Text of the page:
We develop a technique for solving first-order linear differential equations.

### Linear First-Order Differential Equations

#### Identifying Linear First-Order Differential Equations

We say that a first-order equation is *linear* if it can be expressed in the form:

*linear*. Any other kind of first-order term is

*nonlinear*. So, for example:

- is not linear, because of the nonlinear term .
- is not linear, because of the nonlinear term .
- is not linear, because of the nonlinear term .

In the following sections we develop a general method for solving linear first-order equations.

#### A Special Kind of Linear Equation

We now want to devise a method to find the general solution of a linear first order differential equation. With the goal of developing intuition about the method, we start with an equation of very special form.

Let’s consider the following DE:

This equation is not in the form eq:linear-first-order-de, but it is actually easier to solve it in its given form. Notice the following “coincidence”: In words, we can express this remarkable coincidence as:

*The derivative of the function multiplying is equal to the function multiplying *.

(Repeat this to yourself until you fully understand what it means.)

This coincidence allows us to rewrite the left-hand side of the equation in a very convenient form. Using the product rule we have: Using this, eq:linear-de-example1 becomes: The nice thing is that this equation can be directly integrated: so that: where is an arbitrary constant. We can write the solution in explicit form by dividing by : Notice that this solution will only be defined on intervals that do not contain the value . Typically, the right interval is determined by an initial condition. For example, the solution of the differential equation that satisfies the initial condition is: We choose the interval because this interval contains the value , where the initial condition is specified.

It is not too difficult to identify the general case in which this method can be applied. The differential equation must be in the special form:

where is a function of the variable only. Then, the equation can be rewritten as: which can be directly integrated. Equation eq:linear-equation-special seems to be of a very special kind. In the next section we will see that there is a method to transform any equation of the form eq:linear-first-order-de into an equivalent equation of the form eq:linear-equation-special.#### General Method — An Example

We now want to move in the direction of finding a general method to solve equations like eq:linear-first-order-de. Let’s consider the DE: We would like to make this equation have the same pattern as eq:linear-equation-special. We can achieve this by multiplying the equation by a function to be determined:

Comparing eq:linear-equation-special and eq:integrating-factor-example, we see that we need: This is a first order separable equation, so we write it as: Integrating we get: We can simplify the work a bit by noticing that we only need*one*particular solution for , so we can choose : It’s now easy to see that this can be solved algebraically to yield: Let’s now go back to eq:integrating-factor-example and plug in the function we found above: As expected, this equation presents the same pattern observed in equation eq:linear-de-example1, and we can rewrite it as: Integrating this we get: and we get the following explicit general solution: In the next section we will see how we can simplify this solution method.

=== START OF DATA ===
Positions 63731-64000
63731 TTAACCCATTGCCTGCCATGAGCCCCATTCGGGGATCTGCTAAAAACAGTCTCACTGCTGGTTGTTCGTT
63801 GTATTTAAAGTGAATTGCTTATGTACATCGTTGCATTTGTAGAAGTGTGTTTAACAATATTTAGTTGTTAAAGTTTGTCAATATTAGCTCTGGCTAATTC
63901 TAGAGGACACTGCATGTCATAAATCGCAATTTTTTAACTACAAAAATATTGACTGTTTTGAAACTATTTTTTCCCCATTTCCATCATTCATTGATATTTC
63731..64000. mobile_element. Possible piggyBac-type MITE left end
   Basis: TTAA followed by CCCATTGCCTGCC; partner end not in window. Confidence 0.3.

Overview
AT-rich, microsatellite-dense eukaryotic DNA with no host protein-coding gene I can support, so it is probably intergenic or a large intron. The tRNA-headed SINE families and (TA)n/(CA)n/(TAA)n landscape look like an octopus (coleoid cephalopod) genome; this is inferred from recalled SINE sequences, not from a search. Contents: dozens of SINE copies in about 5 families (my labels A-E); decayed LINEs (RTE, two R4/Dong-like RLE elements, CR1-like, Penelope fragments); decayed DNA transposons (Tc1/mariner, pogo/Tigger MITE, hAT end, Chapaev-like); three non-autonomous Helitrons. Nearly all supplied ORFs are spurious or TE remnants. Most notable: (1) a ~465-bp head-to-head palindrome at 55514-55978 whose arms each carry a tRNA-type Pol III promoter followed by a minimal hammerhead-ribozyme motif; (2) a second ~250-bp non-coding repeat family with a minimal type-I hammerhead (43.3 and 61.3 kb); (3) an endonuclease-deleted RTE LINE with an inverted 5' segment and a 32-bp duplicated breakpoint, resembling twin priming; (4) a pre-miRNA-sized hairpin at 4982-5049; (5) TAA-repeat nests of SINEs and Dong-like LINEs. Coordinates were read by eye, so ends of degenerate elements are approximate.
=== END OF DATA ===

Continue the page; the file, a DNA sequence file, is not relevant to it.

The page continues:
#### A Streamlined Method

The goal of this section is to present the *method of integrating factors*, a streamlined
procedure for the solution of a linear first order differential equation. The
method is simply a reorganization of the procedure illustrated in the previous
section.

To find the general solution of a first order linear differential equation such as eq:linear-first-order-de, we can proceed as follows:

- (a)
- Compute . It is safe to ignore the constant of integration here.
- (b)
- Let , which is called the
*integrating factor*. - (c)
- Multiply both sides of eq:linear-first-order-de, obtaining the equation:
- (d)
- Rewrite the left-hand side of this equation as a derivative, leaving the right-hand side unchanged:
- (e)
- Integrate: Notice that, here, you have to add an integration constant to the antiderivative.
- (f)
- Solve the equation explicitly for . Notice that this is always possible because for all , since is an exponential.

Let’s now consider some examples.

- (a)
- Compute . (No constant of integration needed here!)
- (b)
- Compute the integrating factor: .
- (c)
- Multiply both sides of the equation by the integrating factor :
- (d)
- Rewrite the left-hand side as :
- (e)
- Integrate:
- (f)
- Solve explicitly for :

We conclude that the general solution of the initial value problem is:

So, we have: and . We are now ready to find the general solution by the method of integrating factors:

- (a)
- Compute , where we used the assumption that .
- (b)
- Evaluate .
- (c)
- Multiply both sides of the equation by :
- (d)
- Rewrite the left-hand side as :
- (e)
- Integrate:
- (f)
- Solve for :

Once we have the general solution, we can plug in the initial condition: Solving for we get: Using this constant, we can now write the particular solution to the IVP:

We conclude this example by providing an interactive Sage cell which will display the particular solution to the IVP where . If you change the values of or , you will get a different solution curve, but notice that these curves are valid only for or .

### Text Source

Felipe L. Martins, Lecture Notes